So let's assume the $10 billion in available assets from the state-owned bank were used to repurchase these bonds. The state would have saved $9.5 billion, less the cost of funds.
It is not clear from the above-cited source what the length of the bond issue was, but assume it was for 20 years, making the interest rate about 3.5%. The cost of one billion dollars in capital for 20 years at 7% would be $2.87 billion, and the cost of $11.1 billion in deposits at 0.5% would be $1.164 billion. So the total cost of funds would be $4.034 billion. Deducted from $9.5 billion, that leaves about $5.5 billion in savings or profit over 20 years. That's $5.5 billion generated with money the state already has sitting idle, requiring no additional borrowing or taxpayer funds.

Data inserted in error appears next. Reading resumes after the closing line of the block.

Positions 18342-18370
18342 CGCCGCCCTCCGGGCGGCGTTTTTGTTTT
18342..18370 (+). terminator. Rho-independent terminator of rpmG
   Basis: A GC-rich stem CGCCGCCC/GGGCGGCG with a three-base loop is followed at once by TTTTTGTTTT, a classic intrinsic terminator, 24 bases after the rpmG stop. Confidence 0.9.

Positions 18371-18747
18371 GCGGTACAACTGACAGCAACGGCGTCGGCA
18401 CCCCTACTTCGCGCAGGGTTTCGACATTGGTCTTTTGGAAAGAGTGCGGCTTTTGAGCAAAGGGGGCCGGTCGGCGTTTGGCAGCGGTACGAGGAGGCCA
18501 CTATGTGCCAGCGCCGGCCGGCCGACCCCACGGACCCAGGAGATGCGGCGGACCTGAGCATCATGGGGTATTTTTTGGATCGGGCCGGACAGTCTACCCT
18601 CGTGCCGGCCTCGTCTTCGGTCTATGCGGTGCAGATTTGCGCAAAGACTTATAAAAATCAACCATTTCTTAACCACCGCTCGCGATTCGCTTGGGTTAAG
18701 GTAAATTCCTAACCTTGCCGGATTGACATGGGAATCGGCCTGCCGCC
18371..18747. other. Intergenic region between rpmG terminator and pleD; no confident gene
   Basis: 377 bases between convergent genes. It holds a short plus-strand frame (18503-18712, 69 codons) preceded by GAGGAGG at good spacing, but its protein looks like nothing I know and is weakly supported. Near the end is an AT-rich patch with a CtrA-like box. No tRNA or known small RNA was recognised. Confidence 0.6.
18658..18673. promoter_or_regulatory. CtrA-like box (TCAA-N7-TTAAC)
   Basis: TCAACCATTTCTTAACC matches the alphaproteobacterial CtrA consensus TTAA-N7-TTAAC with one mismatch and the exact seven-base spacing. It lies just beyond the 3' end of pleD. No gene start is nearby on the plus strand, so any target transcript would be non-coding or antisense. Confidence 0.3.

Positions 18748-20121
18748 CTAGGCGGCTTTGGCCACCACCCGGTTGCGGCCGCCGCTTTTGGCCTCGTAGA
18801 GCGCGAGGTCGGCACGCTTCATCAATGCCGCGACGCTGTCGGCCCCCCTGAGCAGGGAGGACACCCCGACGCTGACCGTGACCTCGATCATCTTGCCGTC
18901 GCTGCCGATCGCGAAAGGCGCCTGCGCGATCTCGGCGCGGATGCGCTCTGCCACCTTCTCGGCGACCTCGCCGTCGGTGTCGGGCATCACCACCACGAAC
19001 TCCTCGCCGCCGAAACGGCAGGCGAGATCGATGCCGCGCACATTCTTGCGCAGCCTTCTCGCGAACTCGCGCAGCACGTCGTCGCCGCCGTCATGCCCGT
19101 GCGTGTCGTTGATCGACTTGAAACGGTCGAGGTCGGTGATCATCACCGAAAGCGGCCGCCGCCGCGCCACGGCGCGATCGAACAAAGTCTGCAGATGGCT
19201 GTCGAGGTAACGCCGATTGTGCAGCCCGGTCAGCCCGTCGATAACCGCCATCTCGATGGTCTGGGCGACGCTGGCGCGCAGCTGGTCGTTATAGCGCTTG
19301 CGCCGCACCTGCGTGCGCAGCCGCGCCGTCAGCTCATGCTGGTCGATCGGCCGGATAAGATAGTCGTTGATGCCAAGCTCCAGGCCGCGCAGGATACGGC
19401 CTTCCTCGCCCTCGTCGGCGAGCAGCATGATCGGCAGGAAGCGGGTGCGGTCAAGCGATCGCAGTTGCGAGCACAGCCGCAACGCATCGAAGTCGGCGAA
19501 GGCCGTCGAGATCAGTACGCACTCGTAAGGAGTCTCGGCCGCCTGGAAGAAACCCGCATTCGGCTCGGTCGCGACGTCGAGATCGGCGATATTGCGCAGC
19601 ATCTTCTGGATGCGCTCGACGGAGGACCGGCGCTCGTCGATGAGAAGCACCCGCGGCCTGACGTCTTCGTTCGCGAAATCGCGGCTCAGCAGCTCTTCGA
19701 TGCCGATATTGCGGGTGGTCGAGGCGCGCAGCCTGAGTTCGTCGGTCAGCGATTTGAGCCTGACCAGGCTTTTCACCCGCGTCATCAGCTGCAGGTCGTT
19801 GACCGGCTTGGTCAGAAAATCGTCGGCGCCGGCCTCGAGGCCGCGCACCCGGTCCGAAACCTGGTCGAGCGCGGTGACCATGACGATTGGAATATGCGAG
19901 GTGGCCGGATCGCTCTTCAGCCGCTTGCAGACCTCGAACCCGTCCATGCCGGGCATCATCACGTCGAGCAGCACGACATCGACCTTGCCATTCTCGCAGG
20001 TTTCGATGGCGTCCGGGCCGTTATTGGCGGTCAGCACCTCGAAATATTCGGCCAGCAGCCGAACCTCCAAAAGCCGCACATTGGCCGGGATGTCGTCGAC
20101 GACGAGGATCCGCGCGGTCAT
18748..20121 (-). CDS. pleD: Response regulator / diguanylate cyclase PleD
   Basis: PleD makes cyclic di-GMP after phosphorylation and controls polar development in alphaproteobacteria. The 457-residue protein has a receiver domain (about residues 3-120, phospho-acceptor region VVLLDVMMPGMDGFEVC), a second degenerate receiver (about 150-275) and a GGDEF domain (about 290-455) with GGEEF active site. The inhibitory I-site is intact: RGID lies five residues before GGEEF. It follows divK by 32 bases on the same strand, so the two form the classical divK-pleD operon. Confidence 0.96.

What about risk? What if one of the cities or state agencies whose money is held in the investment pool wants to pull that money out? Since it is held in the bank as deposits, it would be immediately liquid and available, as all deposits are. And if the bank then lacked sufficient liquidity to back its assets (in this case the repurchase of its own bonds), it could in the short term do as all banks do - borrow from other banks at the Fed funds rate of about 0.35%, or from the Federal Reserve Discount Window at about 0.75%. Better yet, it could simply liquidate some of the $56 billion remaining in the PMIA and deposit that money into its state bank, where the funds would continue to earn 0.5% interest as they are doing now.